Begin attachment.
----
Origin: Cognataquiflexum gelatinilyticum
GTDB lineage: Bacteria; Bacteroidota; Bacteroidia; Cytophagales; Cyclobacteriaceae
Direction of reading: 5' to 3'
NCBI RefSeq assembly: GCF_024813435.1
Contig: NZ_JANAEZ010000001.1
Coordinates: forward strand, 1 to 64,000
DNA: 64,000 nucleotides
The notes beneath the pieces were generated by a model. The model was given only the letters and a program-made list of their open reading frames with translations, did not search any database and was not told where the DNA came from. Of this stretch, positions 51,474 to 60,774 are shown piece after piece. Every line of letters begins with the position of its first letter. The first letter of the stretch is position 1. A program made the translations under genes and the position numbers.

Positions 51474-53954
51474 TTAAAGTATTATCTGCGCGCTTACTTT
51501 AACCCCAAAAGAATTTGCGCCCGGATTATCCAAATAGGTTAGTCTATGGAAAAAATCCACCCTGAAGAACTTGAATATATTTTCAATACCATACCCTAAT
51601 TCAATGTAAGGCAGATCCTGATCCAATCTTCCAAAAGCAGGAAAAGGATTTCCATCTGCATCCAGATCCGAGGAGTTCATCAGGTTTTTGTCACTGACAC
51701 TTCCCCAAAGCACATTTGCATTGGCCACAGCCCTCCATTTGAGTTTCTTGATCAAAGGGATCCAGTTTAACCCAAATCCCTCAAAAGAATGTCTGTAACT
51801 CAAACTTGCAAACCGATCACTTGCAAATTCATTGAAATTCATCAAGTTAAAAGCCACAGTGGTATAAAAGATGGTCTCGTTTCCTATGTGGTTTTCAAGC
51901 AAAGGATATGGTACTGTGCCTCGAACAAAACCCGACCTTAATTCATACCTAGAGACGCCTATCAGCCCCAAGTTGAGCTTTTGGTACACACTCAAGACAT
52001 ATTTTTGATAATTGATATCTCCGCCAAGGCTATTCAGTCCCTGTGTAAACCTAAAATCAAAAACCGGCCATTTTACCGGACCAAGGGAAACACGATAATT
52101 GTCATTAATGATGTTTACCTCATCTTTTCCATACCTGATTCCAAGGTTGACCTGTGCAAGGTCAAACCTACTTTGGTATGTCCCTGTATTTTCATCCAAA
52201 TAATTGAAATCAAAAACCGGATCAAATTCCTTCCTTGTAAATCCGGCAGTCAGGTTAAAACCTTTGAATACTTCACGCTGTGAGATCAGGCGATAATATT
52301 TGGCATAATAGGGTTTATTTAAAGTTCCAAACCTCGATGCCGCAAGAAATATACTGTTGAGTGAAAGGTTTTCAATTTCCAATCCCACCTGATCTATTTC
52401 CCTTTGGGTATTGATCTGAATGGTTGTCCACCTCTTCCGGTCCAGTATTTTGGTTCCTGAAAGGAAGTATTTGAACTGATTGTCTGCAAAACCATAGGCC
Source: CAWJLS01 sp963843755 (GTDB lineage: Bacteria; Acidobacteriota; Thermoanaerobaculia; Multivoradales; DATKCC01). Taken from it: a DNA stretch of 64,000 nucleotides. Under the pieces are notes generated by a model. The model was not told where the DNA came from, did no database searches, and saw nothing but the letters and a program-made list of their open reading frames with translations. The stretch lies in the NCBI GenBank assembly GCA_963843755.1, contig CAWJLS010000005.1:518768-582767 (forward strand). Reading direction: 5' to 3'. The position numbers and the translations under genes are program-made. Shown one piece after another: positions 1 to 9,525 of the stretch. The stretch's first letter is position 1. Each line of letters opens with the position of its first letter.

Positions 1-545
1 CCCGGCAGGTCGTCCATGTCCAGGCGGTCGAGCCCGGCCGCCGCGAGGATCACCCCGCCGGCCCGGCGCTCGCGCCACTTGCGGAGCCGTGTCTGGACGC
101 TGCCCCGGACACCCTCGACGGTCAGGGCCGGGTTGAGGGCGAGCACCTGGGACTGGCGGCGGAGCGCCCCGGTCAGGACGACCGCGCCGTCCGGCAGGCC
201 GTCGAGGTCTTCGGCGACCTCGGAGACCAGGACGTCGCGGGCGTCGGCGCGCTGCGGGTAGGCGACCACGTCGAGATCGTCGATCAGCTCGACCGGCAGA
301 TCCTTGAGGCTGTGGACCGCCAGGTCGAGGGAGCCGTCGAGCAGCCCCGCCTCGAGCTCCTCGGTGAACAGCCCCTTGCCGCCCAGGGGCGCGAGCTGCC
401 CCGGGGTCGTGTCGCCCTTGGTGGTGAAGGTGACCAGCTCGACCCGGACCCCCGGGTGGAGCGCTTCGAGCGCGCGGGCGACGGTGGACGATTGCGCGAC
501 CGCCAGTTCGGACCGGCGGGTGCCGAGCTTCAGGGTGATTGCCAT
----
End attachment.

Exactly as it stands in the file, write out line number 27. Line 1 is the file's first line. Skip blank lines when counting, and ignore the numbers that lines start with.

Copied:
401 CCGGGGTCGTGTCGCCCTTGGTGGTGAAGGTGACCAGCTCGACCCGGACCCCCGGGTGGAGCGCTTCGAGCGCGCGGGCGACGGTGGACGATTGCGCGAC